At this point, I’d say do not buy a Dell XPS 15 unless you are only going to use Windows 10 apps and such on the machine. Linux runs like garbage on the machine. The generic drivers that allow one to sort of load Linux onto the machine work mediocre at best, with lot’s of crashes, kernel panics, and related wrecks within seconds and minutes (if you get that far) after starting the machine with Linux. So that the situation there.
Docker, Hyper-V, and VirtualBox Conflict
As I’ve used Windows 10 I keep hitting hard roadblocks on getting things done. After years of MacOS and Linux usage it’s kind of an ongoing, slow motion, insulting train wreck how monopolistic a lot of their applications are still built to run. For example, the latest application that I’ve tried to use that is effectively disabled is Virtual Box. Upon further research I realized I can’t used Virtual Box if I have Hyper-V installed. But that means if I want to use the latest and greatest Docker software then I either have to enable Hyper-V and use Docker or disable Docker and Hyper-V and use Virtual Box. Which means I could go back a version or two of this and that and use Docker-machine with Virtual Box, but, seriously, that’s ridiculous.
The way, from what I understand so far, is that they’ve built the operation of Hyper-V to work on Windows 10 in a way that it effectively prevents Virtual Box, and I suppose VMWare, from actually operating. So one has to go and disable Hyper-V in order to be able to run Virtual Box.
Enabling / Disabling VirtualBox and Hyper-V
Ok, here’s one way to do this with Powershell. Open up Powershell with the “Run As Administrator” option. You’ll have to do that by clicking the start menu (or whatever it’s called these days) and typing “power” which brings up the Powershell application icon. Right click on it and select “Run as Administrator”.
Here’s the dialog where one can disable Hyper-V to run VirtualBox too. One this is run, or disabled, Windows 10 will likely want you to restart your computer. You’ll actually need to do this too, because VirtualBox will still die out without a clean OS launch for the base underlying operating system.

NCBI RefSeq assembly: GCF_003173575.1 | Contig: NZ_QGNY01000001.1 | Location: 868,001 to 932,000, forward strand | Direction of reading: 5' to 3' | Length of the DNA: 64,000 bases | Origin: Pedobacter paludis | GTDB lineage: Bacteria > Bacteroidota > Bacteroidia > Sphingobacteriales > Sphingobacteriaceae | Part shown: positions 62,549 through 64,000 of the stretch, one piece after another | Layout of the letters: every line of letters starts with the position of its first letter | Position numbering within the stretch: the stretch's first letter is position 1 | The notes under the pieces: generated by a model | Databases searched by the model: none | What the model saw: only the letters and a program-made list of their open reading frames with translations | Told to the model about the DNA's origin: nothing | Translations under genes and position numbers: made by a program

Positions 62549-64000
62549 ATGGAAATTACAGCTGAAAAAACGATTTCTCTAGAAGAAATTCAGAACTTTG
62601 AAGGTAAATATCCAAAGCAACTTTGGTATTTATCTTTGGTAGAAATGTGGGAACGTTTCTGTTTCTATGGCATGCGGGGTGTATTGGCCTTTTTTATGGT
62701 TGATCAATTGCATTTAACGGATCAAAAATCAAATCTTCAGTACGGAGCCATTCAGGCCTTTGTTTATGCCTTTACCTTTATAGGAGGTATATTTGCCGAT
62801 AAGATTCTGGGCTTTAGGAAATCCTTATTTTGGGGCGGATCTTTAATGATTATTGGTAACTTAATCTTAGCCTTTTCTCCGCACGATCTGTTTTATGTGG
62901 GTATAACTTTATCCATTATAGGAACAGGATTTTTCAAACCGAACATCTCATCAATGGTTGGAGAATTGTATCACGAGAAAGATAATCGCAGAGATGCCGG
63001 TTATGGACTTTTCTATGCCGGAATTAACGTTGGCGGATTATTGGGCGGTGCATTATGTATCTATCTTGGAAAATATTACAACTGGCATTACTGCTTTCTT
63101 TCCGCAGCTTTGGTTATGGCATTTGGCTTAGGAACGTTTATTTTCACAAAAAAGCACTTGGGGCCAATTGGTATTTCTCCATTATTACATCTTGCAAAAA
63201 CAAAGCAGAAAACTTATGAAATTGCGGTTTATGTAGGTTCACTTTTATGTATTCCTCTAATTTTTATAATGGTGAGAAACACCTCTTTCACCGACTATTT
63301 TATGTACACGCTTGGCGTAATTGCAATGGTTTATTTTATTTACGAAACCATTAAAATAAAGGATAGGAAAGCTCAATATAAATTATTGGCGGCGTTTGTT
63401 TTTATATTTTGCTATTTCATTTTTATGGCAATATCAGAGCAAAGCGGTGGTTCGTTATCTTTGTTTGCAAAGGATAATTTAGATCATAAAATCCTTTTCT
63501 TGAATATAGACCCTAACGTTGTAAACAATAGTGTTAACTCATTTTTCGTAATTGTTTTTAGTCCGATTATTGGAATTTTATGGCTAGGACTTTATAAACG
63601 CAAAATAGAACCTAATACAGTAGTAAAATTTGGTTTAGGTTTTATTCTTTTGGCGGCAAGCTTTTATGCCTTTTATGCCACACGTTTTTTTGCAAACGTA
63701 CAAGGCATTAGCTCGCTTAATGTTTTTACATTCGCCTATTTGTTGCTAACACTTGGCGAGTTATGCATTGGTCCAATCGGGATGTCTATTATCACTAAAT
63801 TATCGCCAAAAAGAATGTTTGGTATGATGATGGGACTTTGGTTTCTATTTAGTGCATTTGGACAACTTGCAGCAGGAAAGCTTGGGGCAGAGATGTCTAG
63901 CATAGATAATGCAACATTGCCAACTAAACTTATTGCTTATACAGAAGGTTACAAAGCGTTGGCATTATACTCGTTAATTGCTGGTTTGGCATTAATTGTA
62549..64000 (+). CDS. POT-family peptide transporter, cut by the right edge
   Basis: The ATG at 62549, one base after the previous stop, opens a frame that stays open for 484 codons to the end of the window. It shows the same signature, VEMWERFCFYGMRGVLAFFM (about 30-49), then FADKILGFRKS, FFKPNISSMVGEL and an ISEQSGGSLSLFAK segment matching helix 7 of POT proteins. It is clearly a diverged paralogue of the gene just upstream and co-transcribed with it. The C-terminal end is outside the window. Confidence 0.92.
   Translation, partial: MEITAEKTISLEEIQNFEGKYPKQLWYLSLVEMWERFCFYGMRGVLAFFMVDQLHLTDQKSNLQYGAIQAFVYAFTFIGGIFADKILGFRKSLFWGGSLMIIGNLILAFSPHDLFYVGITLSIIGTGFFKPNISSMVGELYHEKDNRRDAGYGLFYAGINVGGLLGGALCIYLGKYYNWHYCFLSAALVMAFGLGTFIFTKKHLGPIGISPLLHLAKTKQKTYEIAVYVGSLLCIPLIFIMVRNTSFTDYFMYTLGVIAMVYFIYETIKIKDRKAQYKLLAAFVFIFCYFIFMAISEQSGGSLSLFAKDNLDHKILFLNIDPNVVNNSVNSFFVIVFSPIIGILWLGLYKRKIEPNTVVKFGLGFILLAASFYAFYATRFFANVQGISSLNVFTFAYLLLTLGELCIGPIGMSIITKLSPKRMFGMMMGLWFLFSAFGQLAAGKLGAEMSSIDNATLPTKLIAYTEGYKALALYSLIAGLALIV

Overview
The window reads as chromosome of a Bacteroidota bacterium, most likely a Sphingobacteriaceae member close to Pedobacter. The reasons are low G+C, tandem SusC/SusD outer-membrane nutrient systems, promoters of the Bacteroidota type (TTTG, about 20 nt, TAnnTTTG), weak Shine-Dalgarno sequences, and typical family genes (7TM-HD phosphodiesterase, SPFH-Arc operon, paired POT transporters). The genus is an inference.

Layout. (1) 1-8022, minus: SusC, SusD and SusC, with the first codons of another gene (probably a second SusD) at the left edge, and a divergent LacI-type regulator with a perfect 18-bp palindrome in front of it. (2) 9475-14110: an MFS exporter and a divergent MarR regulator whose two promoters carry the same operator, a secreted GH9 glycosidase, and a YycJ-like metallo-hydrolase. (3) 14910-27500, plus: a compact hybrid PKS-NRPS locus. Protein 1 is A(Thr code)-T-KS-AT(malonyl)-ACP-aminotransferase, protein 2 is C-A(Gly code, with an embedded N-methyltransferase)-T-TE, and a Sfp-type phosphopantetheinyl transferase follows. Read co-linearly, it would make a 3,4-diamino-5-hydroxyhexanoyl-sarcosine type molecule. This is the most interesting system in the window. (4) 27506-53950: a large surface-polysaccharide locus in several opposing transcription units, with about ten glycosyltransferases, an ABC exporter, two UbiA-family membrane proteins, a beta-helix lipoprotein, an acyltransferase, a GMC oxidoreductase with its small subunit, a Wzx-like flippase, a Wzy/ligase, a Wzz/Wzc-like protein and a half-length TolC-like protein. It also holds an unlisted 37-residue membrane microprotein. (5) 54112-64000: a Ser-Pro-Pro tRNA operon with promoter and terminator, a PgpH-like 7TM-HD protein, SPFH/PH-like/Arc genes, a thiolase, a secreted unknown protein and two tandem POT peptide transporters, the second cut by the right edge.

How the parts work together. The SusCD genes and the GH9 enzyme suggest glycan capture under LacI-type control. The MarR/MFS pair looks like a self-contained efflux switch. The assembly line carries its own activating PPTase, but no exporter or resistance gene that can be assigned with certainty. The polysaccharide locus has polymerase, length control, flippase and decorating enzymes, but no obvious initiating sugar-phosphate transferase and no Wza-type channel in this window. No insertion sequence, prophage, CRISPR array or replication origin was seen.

Once the restart is complete however, VirtualBox should start up and run virtual machines just fine. Emphasis as usual for Windows on the keyword of should.
Virtual Machine SITREP Resolved Poorly
At this point I’m moderately ok with this solution. It just means that I need to re-create all of my images in Hyper-V and nuke VirtualBox though. I’m really indifferent on which one I need to use, but would have liked to have RTFM’ed the docs before so I had realized upgrading to Windows 10 and using Hyper-V for Docker would kill off my VirtualBox images that I’ve been using for months. Oh well, onward!
The other thing that I find horrifying about this though, is as I’ve learned why and how Hyper-V disabled VirtualBox from running side by side, it seems like 90’s era monopolistic Microsoft building something in a way that disables competition. Ok, so I know it isn’t really because of that, but it’s close enough that it just seem dirty, nasty, and all around kind of disingenuous on Microsoft’s part. Especially considering they neglected Hyper-V for so many years and of course now are all like, “hey, Hyper-V is the way the future, nobody uses it outside of the Windows camp, but it’s the way of the future so bow down and use it Windows users!!” But whatever, I’m at least back in business to get some things done and get some development images put together in Hyper-V.
Hyper-V plus Docker for Windows 10
At this point, since Linux has such poor support on the Dell XPS 15 I’m just sticking with Windows 10 and going the Hyper-V + Docker + Virtual Machines path for what I’m working on. More on this soon, and I’ll be mentioning various things on Twitch soon too. When I get back around to getting the Linux + XPS 15 situation sorted out and tried out again I’ll be sure to blog that too!